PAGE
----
United NationsDepartment of Economic and Social Affairs Sustainable Development


Informal meetings of the plenary in the process of intergovernmental negotiations on
the post-2015 development agenda
Statement of Hungary on Indicators
23 March 2015
 Hungary appreciates the work done by the UN Statistical Commission on the list of
proposed preliminary indicators.
 The fact that 82 national statistical authorities already participated in the survey, the
Hungarian being one of them, acknowledges the importance of the subject, and reflects the
strong national interest in, and ownership of, the process.
 We welcome the technical report of the Bureau of the UNSC as a good point of departure.
 Hungary also supports the decisions of the Statistical Commission on the roadmap and the
suggested timetable. The establishment of an Inter-Agency Expert Group on SDG indicators
is an appropriate next step.
 These measures further prove that it is best if indicators are defined at technical level, while
finalization is done in a transparent manner.
 Hungary perceives that Point 250 of the Rio +20 Outcome Document clearly mandates us to
accompany the goals with targets and indicators. Therefore, every effort should be made to
provide at least an indicative list of global and universal indicators by the Summit, and then,
finish the work as soon as feasible.
On future work:
 Hungary endorses the decision of March of the UNSC on broader measures of progress in
Annex 1, and also the important findings of the Expert Group Meeting in Annex 2.
 Hungary supports the idea of set of global and universal indicators to be accompanied by a
broader indicator framework, containing national, regional and thematic indicators.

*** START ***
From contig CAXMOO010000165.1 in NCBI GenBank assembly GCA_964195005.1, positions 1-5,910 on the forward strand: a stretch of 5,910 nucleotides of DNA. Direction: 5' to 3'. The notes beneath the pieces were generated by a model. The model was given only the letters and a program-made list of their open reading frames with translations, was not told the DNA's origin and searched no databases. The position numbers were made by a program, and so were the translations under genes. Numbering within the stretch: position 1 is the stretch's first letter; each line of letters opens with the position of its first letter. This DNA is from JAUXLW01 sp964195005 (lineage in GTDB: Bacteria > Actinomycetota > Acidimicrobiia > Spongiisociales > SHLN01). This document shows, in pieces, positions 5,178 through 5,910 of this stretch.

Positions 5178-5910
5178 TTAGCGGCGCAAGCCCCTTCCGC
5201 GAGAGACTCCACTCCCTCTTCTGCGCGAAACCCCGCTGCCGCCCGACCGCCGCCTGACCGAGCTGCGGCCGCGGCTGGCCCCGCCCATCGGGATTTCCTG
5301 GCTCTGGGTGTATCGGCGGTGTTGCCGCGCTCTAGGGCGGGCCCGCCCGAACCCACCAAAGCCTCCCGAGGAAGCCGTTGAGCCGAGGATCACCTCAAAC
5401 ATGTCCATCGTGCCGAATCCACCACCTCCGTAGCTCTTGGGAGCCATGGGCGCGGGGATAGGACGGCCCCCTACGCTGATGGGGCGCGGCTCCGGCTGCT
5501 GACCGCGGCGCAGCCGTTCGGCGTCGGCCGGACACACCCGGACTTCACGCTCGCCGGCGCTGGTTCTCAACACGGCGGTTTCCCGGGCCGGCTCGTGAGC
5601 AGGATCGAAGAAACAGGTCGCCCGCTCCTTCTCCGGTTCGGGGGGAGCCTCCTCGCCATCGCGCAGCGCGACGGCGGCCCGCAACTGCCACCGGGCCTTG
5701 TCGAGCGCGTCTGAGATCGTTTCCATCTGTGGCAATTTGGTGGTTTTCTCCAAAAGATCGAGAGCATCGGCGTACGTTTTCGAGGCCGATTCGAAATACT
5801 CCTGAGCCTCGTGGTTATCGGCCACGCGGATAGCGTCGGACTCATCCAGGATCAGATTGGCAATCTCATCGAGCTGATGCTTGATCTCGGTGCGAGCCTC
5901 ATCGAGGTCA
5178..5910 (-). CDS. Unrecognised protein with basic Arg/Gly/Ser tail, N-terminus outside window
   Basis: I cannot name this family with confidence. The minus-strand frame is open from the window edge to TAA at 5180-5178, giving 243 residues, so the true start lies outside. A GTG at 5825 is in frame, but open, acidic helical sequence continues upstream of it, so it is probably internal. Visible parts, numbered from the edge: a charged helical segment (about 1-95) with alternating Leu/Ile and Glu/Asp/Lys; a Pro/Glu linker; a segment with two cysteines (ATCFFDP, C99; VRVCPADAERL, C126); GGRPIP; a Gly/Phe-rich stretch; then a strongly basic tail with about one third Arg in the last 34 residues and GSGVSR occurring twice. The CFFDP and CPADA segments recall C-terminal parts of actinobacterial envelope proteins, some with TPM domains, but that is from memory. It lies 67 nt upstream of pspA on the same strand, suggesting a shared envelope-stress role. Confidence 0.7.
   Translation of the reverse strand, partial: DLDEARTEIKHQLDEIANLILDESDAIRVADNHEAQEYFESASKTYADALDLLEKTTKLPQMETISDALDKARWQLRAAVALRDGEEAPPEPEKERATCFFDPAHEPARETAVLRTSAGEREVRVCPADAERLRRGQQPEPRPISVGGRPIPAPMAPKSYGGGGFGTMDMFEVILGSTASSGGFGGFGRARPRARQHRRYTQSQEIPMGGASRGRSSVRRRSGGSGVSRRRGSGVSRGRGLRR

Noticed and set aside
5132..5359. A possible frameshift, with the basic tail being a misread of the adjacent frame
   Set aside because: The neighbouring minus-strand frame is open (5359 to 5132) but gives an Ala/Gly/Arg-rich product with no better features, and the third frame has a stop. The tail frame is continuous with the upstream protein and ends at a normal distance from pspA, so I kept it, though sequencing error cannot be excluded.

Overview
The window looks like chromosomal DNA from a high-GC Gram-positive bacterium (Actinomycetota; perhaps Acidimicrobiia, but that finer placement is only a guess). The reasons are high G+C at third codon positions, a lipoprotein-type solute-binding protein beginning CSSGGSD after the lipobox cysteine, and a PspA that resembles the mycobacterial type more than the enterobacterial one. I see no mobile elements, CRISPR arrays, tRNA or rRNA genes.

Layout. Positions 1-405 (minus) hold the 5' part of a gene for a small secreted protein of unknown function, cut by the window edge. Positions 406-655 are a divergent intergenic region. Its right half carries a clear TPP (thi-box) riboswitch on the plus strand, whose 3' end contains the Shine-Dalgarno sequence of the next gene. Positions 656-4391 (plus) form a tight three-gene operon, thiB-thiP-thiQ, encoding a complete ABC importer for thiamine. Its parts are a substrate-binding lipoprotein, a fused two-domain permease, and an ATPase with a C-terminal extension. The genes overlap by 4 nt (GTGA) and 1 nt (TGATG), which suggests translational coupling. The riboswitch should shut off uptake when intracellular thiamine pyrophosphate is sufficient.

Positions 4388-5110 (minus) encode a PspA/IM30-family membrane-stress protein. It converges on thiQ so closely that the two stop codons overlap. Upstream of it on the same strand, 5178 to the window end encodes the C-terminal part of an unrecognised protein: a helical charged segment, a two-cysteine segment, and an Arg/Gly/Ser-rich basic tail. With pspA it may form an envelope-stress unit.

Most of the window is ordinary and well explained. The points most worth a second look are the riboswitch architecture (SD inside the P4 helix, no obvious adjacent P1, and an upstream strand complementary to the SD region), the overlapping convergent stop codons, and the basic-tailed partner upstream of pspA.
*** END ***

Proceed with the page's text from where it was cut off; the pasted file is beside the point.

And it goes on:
 We agree that the number of universal global indicators should be limited.
 Selecting global indicators that can be relevant to various targets allows for the reduction of
their numbers. In this regard, we take note of concerns indicating that, due to the current
structure of indicators, some inter-linkages could not be explored and indicators measuring
multiple targets may not have been included.
 We agree that indicators have to be feasible, suitable and relevant, while preserving the
level of ambition and important political balance of the OWG proposal. In that regard we
take note of proposals to build a stable theoretical and methodological concept for the
refinement of the selection, production and grouping guidelines.
 The fact that certain indicators received lower ratings means neither that the targets are
wrong, nor that good indicators cannot be devised based on recent research, and advances
including the work on well-being indicators, or subjective indicators.
 We note that the approach of the MDG indicators is strongly reflected. Some of the
indicators will have to be enhanced to become relevant to all countries, and to be able to
measure the achievement of qualitative elements, such as the “no one left behind” principle.
 Only new types of indicators can fill the gaps and cope with the complex and interrelated
nature of our undertaking. Indicators, as goals and targets, also have to become a crossreferenced
and integrated whole, with inter-linkages clearly understood.
 Finally, it is already clear that measurement goes beyond the mere drafting of a new set of
indicators. As a consequence, this process will completely overhaul and reform the
statistical world, create new sets of skills and, hopefully, diminish the silos. This will not
happen overnight and will require great efforts in developed countries too.
 Therefore, capacity building, international assistance and supportive cooperation in this
field should be part and parcel of the implementation process while preserving national
 In our view, this will contribute enhancing comparability of data on the global scale.
On the Task Force document on targets
 We had the chance to take a look at the document circulated in the morning on the technical
proposals on 19 targets.
 Hungary, having been one of the Co-chairs of the OWG, does not advocate for political
renegotiation of the goals and targets.
 Having said that, we also remember the slight time pressure that culminated in an almost 28
hour dash to the finish line before the OWG adopted its report. This was not really
conducive to dotting the “i-s” and crossing the “t-s”.
 Targets containing an “x” should still be defined, and need to be defined with adequate
ambition level.
 Furthermore, if there are technical proposals that would make the targets better
understandable, more easily implementable, we should all be ready to look at them.